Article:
Don Chew of Brighton, Colorado, has a lot of fun with his 1919 Oldsmobile Model T farm truck. He bought it in 2004 from the widow of the former owner, just in time to save it from being crushed under a barn that was about to be demolished. In 1960, the Oldsmobile had been parked in the barn, and there it stayed until Don found it 44 years later. During those years in the barn, the key was lost, the tires rotted, and the truck got covered with a half-inch coating of dust and dirt. As Don was moving the truck out of the barn, the bulldozer was literally waiting outside with its motor running, ready to tear down the barn to make way for a housing development. After three days of hard work, Don managed to clean the jelled oil out of the oil system, repaired eight holes in the oil pan, and put everything back together. He installed all new tires and got the truck to run in time to take it to the ATHS National Antique Show & Convention held in Fontana, California (May 2004). When Don drove the ancient Oldsmobile around the track (the show was held at Fontana Speedway) he reached a top speed of 22 mph. Don said, “I couldn’t take it any faster than that because a notice still posted on the truck said that driving it faster than 22 mph would void the warranty!” Aside from the new tires and the repairs made to the oil system, the truck is all original, down to the paint, with its still visible pin-striping. It has a Torbinson rear axle, a cone clutch, and is a “real sweetheart” to drive. Don said that it runs as well today as the day it was made. When he takes it to truck shows, Don puts a “Ma and Pa Kettle” load in the bed, which makes it resemble the 1920 Oldsmobile Model T that was featured on “The Beverly Hillbillies” television show. That truck recently sold at auction for $200,000, but Don said he’d sell his Oldsmobile for half that price. What a bargain!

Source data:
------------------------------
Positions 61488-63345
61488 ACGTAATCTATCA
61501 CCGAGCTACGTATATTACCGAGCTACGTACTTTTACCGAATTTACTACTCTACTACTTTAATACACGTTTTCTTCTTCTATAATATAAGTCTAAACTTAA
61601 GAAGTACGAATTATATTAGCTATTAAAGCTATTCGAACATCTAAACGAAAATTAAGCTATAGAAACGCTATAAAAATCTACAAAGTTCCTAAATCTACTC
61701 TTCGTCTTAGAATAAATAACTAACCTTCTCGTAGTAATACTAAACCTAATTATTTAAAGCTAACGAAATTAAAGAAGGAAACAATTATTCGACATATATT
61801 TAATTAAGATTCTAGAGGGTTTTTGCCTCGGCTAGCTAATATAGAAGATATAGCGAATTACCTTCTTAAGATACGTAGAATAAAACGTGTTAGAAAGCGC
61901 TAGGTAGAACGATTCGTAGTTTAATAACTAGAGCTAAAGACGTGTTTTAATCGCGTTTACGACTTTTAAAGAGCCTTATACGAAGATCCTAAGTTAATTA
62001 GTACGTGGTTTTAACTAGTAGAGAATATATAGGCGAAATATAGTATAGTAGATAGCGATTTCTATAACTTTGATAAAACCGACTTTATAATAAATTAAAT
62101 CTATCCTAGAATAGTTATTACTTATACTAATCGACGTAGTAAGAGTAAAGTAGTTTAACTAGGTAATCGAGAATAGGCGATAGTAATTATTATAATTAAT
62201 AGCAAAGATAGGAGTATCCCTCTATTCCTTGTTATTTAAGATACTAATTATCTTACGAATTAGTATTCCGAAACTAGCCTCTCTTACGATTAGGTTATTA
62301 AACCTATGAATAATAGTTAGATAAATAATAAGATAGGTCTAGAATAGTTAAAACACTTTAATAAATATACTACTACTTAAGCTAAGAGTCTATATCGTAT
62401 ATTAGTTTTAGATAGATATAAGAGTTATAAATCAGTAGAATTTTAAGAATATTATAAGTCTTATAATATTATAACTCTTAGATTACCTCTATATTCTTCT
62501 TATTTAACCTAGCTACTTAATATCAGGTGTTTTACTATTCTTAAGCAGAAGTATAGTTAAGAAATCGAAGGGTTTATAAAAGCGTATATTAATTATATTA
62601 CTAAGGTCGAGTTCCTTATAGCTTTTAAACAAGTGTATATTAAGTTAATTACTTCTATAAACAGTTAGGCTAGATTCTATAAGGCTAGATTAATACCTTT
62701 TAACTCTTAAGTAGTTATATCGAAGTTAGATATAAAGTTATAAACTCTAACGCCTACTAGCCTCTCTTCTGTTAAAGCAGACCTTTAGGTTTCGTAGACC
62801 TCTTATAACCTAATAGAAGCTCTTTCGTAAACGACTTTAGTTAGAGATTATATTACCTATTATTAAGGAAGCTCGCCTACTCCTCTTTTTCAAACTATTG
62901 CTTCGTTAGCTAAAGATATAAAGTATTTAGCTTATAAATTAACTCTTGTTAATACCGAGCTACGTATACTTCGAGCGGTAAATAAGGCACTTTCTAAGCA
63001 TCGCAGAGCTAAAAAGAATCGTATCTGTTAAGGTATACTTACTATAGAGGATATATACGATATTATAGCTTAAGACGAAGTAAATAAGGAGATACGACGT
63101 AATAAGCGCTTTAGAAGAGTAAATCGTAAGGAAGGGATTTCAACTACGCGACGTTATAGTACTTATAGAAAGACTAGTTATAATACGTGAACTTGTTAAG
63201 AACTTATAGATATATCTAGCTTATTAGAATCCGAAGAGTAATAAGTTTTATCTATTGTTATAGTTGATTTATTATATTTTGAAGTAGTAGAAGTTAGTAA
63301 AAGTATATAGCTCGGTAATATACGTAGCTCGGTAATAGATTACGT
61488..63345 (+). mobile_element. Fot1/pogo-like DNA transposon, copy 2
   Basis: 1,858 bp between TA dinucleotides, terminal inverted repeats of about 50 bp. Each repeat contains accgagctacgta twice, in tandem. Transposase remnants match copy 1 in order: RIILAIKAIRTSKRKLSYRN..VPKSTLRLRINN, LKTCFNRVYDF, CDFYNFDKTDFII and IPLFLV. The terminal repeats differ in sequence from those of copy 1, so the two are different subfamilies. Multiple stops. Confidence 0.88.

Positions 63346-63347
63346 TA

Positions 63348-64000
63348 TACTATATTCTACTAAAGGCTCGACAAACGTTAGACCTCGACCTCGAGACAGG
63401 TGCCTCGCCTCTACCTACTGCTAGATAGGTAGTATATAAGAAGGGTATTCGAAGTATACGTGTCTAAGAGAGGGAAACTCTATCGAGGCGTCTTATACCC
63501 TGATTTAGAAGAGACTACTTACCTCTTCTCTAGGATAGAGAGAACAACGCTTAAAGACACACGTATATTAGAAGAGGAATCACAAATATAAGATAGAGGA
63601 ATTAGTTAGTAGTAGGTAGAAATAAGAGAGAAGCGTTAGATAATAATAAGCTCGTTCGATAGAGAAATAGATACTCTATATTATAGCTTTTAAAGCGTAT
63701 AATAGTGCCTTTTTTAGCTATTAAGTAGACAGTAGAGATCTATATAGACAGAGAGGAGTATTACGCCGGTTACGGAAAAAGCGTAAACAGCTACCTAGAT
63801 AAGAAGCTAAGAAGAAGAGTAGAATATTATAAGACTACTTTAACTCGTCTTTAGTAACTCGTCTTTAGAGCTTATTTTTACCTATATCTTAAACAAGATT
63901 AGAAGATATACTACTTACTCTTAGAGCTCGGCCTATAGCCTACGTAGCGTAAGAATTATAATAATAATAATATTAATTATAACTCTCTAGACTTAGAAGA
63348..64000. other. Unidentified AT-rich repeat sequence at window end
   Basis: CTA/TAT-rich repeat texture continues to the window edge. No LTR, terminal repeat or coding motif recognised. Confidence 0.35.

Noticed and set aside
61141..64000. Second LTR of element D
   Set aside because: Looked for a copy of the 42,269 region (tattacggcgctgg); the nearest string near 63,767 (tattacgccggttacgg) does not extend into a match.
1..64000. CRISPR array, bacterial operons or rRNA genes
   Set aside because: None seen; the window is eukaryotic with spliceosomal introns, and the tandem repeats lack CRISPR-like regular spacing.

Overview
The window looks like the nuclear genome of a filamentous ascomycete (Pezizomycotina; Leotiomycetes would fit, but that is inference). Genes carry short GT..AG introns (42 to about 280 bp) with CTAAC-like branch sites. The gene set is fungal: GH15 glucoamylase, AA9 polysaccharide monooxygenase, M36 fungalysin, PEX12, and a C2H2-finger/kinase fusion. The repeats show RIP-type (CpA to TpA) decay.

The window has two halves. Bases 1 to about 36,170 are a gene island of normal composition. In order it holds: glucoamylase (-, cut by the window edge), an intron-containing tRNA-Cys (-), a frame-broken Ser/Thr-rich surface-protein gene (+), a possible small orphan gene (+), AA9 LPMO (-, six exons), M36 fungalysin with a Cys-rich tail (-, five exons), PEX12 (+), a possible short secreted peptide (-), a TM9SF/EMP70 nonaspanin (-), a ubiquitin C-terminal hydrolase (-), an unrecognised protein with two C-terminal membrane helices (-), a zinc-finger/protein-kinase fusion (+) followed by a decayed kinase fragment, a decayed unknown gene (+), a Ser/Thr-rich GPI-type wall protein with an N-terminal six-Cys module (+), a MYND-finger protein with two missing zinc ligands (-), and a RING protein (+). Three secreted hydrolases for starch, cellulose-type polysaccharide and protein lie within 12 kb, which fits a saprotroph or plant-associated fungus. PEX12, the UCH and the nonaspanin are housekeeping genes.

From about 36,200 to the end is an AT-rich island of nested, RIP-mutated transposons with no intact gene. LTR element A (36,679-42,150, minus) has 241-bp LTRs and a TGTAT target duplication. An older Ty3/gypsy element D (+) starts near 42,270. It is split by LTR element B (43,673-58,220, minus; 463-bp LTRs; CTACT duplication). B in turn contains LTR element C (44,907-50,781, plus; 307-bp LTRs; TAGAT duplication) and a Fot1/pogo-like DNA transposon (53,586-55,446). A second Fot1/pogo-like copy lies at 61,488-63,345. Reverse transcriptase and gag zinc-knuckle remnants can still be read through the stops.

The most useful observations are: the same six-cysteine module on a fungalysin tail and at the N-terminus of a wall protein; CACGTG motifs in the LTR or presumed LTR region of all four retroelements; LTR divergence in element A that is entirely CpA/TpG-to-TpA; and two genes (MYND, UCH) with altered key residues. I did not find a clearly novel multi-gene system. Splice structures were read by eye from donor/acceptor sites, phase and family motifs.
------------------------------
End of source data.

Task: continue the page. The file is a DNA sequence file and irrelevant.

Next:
John & Shirley Sponholtz have been involved with old trucks for over 20 years. Shirley was editor at Wheels of Time for 12 years before going out on her own and starting Old Time Trucks magazine in 2004. John is an avid photographer who enjoys taking pictures of odd and/or rare trucks (he provides most of the pictures for this article and their magazine). John & Shirley, who are from Richmond, Indiana, have been regular contributors to 10-4 Magazine since 2006.